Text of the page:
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J Subst Abuse Treat. 2008 Dec;35(4):387-95. doi: 10.1016/j.jsat.2008.02.003.

Clinical supervision, emotional exhaustion, and turnover intention: a study of substance abuse treatment counselors in the Clinical Trials Network of the National Institute on Drug Abuse.

Author information

1
Department of Behavioral Science and Center for Drug and Alcohol Research, University of Kentucky, Lexington, KY 40536-0086, USA. hannah.knudsen@uky.edu

Abstract

An intriguing hypothesis is that clinical supervision may protect against counselor turnover. This idea has been mentioned in recent discussions of the substance abuse treatment workforce. To test this hypothesis, we extend our previous research on emotional exhaustion and turnover intention among counselors by estimating the associations between clinical supervision and these variables in a large sample (N = 823). An exploratory analysis reveals that clinical supervision was negatively associated with emotional exhaustion and turnover intention. Given our previous findings that emotional exhaustion and turnover intention were associated with job autonomy, procedural justice, and distributive justice, we estimate a structural equation model to examine whether these variables mediated clinical supervision's associations with emotional exhaustion and turnover intention. These data support the fully mediated model. We found that the perceived quality of clinical supervision is strongly associated with counselors' perceptions of job autonomy, procedural justice, and distributive justice, which are, in turn, associated with emotional exhaustion and turnover intention. These data offer support for the protective role of clinical supervision in substance abuse treatment counselors' turnover and occupational well-being.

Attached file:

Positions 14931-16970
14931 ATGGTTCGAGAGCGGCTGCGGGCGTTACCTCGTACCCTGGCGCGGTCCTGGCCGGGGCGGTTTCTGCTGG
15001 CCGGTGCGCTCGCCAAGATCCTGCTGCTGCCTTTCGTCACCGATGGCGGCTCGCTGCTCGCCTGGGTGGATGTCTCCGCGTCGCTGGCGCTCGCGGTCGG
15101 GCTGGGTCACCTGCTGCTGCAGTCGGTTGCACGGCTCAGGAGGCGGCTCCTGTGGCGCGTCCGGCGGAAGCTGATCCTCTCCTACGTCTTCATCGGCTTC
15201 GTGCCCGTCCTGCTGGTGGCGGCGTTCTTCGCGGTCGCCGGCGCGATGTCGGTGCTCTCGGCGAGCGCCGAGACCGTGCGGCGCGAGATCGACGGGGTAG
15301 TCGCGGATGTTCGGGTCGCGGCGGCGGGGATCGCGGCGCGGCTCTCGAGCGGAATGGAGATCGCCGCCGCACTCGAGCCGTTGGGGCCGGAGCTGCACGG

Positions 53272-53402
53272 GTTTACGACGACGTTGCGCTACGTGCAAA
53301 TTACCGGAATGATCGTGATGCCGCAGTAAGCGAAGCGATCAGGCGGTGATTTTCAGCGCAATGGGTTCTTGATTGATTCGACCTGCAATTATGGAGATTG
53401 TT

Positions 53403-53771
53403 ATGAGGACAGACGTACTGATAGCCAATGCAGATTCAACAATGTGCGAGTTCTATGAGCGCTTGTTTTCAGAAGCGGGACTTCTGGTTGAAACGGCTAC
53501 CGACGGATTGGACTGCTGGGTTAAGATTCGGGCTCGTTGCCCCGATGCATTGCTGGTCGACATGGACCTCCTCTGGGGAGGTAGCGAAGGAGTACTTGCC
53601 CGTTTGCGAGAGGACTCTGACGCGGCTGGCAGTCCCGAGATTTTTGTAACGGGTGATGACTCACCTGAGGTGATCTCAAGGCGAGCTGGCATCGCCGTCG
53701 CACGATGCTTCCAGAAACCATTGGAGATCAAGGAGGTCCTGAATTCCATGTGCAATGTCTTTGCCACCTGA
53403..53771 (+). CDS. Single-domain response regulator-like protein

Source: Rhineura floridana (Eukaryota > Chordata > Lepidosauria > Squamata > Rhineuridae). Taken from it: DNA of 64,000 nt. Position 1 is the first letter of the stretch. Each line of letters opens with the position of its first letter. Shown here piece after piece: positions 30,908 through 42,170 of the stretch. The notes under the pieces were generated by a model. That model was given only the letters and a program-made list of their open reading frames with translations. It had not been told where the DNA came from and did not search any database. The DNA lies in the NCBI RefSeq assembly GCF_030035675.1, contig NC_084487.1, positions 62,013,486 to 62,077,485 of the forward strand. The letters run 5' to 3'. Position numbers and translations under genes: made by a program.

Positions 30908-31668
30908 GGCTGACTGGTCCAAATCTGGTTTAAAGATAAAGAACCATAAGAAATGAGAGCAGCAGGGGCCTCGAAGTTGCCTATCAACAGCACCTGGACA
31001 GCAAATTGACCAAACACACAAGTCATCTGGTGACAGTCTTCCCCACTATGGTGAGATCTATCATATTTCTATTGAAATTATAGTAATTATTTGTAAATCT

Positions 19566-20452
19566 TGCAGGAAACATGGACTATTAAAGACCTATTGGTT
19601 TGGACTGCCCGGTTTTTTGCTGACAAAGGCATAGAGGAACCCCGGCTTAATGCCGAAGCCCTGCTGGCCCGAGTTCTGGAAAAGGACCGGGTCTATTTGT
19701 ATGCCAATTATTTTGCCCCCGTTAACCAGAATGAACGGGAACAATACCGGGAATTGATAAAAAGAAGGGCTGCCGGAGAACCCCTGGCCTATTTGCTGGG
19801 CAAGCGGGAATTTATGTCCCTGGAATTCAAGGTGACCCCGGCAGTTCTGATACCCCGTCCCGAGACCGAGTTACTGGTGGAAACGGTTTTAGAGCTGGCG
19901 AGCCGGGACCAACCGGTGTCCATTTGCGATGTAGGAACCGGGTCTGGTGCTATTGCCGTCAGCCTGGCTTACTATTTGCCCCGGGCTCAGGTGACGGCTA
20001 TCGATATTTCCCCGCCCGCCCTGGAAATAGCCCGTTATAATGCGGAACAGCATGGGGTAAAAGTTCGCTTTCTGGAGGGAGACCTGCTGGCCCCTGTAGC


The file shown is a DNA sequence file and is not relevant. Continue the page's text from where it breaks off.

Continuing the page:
PMID:
18424048
PMCID:
PMC2637454
DOI:
10.1016/j.jsat.2008.02.003
[Indexed for MEDLINE]
Free PMC Article

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